Answer Man: I read about the proposed plan to help preserve Rochester’s tree canopy as development continues to sprout up faster than new seedlings.
I couldn’t help but compare that to the recent removal of maple trees at the Soldiers Field Veterans Memorial. I’ve been told the city was a partner is removing those beautiful trees.
What gives? — Proud Tree Hugger
Dear Hugger: While it might seem at odds with the city’s long-term goal, replacing the maples with more diverse plantings is expected to help expand the city’s tree canopy, which refers to the number of trees that shade the ground.
Rochester City Forester Jeff Haberman has noted that reliance on a single species can be detrimental to tree preservation goals if a disease or insect strikes. Think of dutch elm disease in the past or the city’s current budget-draining battle with the emerald ash borer.
While the maples weren’t stricken by disease or pests, they also weren’t in the best condition.
“Those trees were going to trash on us,” Lon Hebl, president of the Soldiers Field Veterans Memorial Committee, recently told the city’s Park Board.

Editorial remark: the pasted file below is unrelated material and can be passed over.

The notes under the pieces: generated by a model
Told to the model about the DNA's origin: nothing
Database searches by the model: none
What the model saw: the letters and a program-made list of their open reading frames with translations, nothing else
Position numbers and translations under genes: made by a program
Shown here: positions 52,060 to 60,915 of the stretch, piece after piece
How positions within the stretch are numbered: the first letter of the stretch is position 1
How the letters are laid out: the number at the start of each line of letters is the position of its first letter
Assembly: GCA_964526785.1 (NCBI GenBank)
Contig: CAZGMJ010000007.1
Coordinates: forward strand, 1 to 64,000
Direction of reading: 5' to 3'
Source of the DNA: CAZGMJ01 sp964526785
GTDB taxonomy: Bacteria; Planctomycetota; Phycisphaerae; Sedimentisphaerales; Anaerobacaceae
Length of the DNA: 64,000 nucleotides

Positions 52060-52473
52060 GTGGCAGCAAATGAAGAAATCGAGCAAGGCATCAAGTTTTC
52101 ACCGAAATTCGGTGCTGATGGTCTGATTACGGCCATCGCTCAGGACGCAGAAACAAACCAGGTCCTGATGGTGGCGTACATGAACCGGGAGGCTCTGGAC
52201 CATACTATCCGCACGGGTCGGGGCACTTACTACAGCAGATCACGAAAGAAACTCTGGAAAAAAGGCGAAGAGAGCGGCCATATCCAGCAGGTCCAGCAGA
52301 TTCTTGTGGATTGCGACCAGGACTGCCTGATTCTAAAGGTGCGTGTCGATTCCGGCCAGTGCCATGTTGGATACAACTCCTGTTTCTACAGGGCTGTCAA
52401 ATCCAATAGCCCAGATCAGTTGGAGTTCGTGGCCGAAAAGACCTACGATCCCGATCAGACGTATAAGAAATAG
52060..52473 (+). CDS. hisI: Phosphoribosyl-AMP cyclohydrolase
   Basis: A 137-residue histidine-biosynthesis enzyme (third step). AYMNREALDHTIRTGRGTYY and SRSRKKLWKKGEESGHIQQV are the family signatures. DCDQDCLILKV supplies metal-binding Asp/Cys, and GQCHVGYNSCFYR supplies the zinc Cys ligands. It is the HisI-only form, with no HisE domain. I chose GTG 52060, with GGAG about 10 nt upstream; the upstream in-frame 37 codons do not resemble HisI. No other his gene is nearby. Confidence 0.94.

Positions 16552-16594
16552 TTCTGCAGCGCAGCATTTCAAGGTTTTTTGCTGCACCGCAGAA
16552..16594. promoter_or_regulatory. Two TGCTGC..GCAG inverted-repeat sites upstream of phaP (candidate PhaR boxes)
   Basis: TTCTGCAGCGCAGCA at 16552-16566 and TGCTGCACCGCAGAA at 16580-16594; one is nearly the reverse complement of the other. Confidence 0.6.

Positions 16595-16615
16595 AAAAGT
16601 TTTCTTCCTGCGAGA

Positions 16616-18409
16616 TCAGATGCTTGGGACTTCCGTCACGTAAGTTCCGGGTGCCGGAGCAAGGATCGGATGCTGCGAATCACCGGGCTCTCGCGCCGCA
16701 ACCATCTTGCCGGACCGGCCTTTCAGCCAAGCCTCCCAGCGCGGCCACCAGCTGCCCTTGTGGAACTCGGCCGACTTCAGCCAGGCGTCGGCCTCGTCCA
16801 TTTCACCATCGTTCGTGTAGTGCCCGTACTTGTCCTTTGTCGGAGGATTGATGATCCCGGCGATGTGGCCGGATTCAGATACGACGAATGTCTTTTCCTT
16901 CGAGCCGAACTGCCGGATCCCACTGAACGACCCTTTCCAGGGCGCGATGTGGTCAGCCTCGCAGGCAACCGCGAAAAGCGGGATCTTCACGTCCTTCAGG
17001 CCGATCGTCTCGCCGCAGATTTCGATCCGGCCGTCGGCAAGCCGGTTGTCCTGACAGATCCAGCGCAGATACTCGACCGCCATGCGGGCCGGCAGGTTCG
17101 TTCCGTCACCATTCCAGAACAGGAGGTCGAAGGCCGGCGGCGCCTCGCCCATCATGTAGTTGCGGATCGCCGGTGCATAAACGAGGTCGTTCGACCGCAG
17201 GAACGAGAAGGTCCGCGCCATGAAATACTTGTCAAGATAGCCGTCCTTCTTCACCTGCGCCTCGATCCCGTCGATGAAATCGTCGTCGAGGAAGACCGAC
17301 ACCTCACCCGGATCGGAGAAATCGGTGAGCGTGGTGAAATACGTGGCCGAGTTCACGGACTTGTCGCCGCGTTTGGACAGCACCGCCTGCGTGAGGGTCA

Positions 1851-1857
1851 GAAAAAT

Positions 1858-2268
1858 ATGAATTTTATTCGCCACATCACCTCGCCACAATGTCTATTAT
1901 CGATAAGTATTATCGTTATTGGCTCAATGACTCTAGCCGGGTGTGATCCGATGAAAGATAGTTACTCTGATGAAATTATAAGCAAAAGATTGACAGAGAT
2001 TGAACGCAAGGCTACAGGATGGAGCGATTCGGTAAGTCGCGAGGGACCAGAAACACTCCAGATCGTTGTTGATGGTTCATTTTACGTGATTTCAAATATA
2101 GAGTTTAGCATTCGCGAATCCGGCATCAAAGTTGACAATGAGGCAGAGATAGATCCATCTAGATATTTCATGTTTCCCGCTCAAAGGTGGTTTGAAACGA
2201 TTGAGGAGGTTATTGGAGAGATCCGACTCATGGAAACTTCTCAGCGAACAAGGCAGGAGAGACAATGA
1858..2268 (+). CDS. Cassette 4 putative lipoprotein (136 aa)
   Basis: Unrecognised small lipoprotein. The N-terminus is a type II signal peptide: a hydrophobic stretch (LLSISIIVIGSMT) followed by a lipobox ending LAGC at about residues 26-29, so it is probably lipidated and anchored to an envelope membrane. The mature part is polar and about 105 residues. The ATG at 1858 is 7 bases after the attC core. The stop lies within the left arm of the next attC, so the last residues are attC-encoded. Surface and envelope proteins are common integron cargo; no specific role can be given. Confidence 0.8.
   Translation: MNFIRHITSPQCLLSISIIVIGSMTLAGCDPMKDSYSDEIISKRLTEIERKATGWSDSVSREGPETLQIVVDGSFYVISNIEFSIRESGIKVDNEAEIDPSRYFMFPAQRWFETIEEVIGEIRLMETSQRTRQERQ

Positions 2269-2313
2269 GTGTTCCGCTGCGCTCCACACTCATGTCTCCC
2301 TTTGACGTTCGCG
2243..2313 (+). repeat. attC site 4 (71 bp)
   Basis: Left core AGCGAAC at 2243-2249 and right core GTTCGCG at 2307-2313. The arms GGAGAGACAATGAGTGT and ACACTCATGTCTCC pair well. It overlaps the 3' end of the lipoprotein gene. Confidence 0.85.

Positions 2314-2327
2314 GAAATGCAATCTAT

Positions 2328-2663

Haberman said the trees were dying due to how they were planted.
“Twenty years ago, we didn’t know how to plant trees correctly, so they were planted too deep,” he said.
Additionally, he said the conditions resulted in signs of decay and sun scalding in several of the trees.
To help overcome the impending demise of the maple trees, Haberman and park staff worked with the memorial committee to obtain help from the organization Saluting Branches. The national group works to ensure the health of trees in veteran cemeteries.
“It was your staff that took the initiative and we were happy to ride along,” Hebl said, noting the effort helped the committee save money on the project, which will add five new tree varieties to the area this month.
Granted, the immediate result of removing the troubled trees reduces the city’s already-lacking canopy, but hope comes with plans for professionally planted trees that will grow to shade future generations, as well as a few more varieties for you to hug while visiting the memorial.